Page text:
The US Customs and Border Protection (CBP) issued a notice confirming that it has discovered Asian Gypsy Moth (AGM) egg masses on three vessels arriving from Japan during July and August 2018. The two of them were vehicle transport ships entering into Baltimore and the other one, for which the vessel-type was not clear, was inspected at Houston.
On one of the vehicle transport ships, agriculture specialists during a routine inspection discovered Lymantri mathura Moore, commonly known as the Rosy Gypsy Moth, and a first reported encounter of this moth species in the United States. Entomologists identified the species through DNA barcoding.
The other three egg masses CBP discovered on the ship were Asian Gypsy Moth (AGM). Both moth species are destructive pests.
In those cases, all viable eggs within AGM were intercepted by CBP and the introduction of harmful pest into US was quickly prevented.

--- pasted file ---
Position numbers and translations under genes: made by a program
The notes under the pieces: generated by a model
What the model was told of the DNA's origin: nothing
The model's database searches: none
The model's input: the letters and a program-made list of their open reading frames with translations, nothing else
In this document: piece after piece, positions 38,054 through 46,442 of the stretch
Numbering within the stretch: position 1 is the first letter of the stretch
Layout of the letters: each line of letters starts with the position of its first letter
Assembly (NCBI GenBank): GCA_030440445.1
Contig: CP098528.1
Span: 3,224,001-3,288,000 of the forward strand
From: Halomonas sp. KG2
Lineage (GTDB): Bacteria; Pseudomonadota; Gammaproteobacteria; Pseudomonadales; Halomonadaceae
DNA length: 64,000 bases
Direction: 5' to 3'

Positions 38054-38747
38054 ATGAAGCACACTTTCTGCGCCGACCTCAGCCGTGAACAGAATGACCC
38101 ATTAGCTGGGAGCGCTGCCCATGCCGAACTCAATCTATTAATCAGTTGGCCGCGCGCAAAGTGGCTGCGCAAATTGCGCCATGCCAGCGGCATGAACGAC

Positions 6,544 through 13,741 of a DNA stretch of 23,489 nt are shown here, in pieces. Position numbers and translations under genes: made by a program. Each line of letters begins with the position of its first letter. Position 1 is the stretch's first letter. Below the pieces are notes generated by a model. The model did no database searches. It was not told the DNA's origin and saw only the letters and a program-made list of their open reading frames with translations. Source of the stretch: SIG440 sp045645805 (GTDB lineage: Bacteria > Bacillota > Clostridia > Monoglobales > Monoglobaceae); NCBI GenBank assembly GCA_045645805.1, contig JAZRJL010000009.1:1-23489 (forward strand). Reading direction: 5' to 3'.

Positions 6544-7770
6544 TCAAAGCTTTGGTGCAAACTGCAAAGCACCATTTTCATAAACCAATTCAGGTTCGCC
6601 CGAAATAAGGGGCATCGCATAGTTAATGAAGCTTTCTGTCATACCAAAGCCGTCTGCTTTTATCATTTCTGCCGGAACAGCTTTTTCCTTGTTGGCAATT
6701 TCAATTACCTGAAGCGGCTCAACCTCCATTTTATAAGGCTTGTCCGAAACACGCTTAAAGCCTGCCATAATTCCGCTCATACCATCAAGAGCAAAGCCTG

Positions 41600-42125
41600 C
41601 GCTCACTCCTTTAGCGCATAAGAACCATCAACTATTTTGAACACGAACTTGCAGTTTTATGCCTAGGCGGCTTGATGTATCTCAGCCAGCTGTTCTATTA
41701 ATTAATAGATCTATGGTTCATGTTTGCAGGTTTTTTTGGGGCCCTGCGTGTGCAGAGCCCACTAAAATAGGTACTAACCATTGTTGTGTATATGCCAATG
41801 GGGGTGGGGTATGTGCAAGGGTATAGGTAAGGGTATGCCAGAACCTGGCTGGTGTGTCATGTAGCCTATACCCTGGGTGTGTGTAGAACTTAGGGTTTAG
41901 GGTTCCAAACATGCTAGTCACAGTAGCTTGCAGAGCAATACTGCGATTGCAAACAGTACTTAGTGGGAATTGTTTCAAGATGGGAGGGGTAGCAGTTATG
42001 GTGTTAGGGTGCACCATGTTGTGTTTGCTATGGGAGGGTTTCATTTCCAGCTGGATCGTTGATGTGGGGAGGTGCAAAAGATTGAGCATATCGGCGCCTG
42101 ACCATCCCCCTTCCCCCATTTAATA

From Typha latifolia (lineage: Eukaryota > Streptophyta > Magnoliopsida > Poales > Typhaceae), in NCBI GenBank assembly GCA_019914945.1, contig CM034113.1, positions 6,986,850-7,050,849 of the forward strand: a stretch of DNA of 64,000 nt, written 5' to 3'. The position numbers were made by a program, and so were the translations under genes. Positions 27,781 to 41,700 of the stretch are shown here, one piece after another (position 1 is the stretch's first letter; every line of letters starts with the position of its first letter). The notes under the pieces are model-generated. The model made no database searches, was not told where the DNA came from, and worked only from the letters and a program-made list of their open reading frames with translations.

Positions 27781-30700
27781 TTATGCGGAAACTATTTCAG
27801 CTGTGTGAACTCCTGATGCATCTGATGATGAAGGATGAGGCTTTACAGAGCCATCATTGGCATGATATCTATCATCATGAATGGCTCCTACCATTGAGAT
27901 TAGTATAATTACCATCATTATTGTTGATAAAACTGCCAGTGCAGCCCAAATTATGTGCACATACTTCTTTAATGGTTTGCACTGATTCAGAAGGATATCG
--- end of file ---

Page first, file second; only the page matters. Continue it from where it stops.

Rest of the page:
Asian gypsy moth (AGM) is a serious forest pest prevalent in some seaport areas in East Asia including Japan, Russia and so on. If introduced in countries where it does not exist naturally, AGM would have significant impacts on their agriculture and the natural environment.
According to the USDA, AGM poses a significant threat to forests and urban landscapes as it is known to be extremely mobile – females can travel up to 25 miles per day – can lay egg masses that could yield hundreds of hungry caterpillars, and is itself a voracious eater that attacks more than 500 species of trees and plants.
The vessel made a June port call in Japan, a high-risk AGM area.
It is essential for the Members, whom trade or intend to arrive from the risk areas, to be aware of above prior entering into US,
…said Japan P&I Club in an alert.